The project, named Forest Houses, is located beside Wanstead Flats parkland in Newham and is conceived as a prototype for reimagining unloved brownfield and infill sites.
It comprises a three-bedroom home, a pair of two-bedroom houses and a one-bedroom residence in a converted shop, all oriented to overlook the nearby park.
Dallas Pierce Quintero adopted an "upside-down" layout for the homes, with ground-floor bedrooms and first-floor living spaces that give access to natural light and views.
"The interlocking buildings have helped reimagine this unloved pocket of space – of which there are many in cities like London – in a way that is space efficient, without compromising on existing amenity space or daylight to neighbouring properties," co-founder Jonathan Dallas told Dezeen.
The Forest Houses' bedrooms sit within raised brick plinths that reference the surrounding Victorian terraces and interlock with a series of courtyards enclosed by perforated brickwork.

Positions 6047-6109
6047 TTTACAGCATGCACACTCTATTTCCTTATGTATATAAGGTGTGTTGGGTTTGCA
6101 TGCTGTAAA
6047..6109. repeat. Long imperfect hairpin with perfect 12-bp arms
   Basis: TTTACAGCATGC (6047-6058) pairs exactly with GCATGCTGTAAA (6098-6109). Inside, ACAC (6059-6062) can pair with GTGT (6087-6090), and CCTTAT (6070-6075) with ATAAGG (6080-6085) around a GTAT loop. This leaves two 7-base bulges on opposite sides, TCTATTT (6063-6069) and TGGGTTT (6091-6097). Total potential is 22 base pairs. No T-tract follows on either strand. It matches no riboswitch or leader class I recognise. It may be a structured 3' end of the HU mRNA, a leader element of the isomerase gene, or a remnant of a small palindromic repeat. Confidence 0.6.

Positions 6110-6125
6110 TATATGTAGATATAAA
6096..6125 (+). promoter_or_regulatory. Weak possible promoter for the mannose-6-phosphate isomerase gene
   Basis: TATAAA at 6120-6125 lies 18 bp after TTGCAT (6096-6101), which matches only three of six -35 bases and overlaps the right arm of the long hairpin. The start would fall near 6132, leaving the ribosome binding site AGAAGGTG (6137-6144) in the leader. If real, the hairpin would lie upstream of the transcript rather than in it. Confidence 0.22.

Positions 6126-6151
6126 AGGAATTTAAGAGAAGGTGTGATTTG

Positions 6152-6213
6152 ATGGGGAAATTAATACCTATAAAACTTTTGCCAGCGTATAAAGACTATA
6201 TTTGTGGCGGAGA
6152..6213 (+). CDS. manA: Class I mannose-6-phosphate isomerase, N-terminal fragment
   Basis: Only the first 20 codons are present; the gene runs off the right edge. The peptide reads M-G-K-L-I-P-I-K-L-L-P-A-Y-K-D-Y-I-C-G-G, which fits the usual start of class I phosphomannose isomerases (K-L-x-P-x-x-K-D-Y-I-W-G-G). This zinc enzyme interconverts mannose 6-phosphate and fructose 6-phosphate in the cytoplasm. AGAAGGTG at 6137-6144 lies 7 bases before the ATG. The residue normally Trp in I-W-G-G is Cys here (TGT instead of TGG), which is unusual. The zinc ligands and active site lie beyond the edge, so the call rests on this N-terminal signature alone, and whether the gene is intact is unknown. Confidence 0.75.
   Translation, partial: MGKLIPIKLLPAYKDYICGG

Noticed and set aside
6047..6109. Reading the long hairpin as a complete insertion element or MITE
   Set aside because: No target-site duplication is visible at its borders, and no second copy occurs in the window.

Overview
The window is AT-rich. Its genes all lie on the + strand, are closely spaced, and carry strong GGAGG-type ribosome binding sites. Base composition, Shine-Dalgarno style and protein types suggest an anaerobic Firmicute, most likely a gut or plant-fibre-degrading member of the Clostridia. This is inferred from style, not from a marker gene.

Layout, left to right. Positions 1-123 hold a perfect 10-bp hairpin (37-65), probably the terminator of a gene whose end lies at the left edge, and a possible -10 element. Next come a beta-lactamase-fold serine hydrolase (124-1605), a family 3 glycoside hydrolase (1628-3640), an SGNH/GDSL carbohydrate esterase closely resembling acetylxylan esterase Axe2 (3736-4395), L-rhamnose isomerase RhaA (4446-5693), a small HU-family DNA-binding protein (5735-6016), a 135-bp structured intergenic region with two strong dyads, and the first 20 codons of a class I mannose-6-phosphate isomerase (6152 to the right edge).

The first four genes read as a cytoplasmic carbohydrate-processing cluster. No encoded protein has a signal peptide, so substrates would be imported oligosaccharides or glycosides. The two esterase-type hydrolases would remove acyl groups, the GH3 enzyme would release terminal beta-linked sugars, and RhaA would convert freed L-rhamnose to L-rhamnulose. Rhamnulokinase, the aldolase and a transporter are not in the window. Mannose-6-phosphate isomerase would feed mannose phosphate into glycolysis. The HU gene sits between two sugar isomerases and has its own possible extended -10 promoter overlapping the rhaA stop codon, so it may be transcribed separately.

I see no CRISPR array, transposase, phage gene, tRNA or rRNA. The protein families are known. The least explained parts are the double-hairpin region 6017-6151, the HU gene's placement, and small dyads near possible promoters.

Above, the living, dining and kitchen areas are housed in a series of prefabricated cross-laminated timber (CLT) "pods", clad externally in corrugated metal informed by the site's former industrial use.
"In developing our design, we were keen to ensure that the first-floor pods drew inspiration from industrial structures not just in their appearance, but in the efficiency of their construction," said Dallas.
"Offering a fast yet high-quality solution, the pods were manufactured in panels and then assembled on-site, in less than five days, providing a feasible prototype for brownfield development, which can deliver dense, adaptable urban living," he added.
The Forest Houses' interior finishes mirror the external contrast, with exposed blockwork used in the ground-floor bedrooms and exposed CLT in the first-floor pods.
First-floor areas are organised with a kitchen to the rear and living space at the front, benefitting from the additional height of the sawtooth roof and a clerestory window.
The plinth has been topped with a grass roof, blending into the surrounding views while also providing a private outdoor space for the units.
While the smaller openings on the first floor are frosted for privacy, each of the Forest Houses is oriented to allow for a fully-glazed wall at one end overlooking the park.
Other projects in London that have recently adapted neglected infill sites include a home by Studioshaw, which also used a sawtooth roof form to draw light onto a former garage site.
Parti created a compact housing project within a terrace of Victorian buildings with a palette of robust and affordable materials.
The photography is by French + Tye.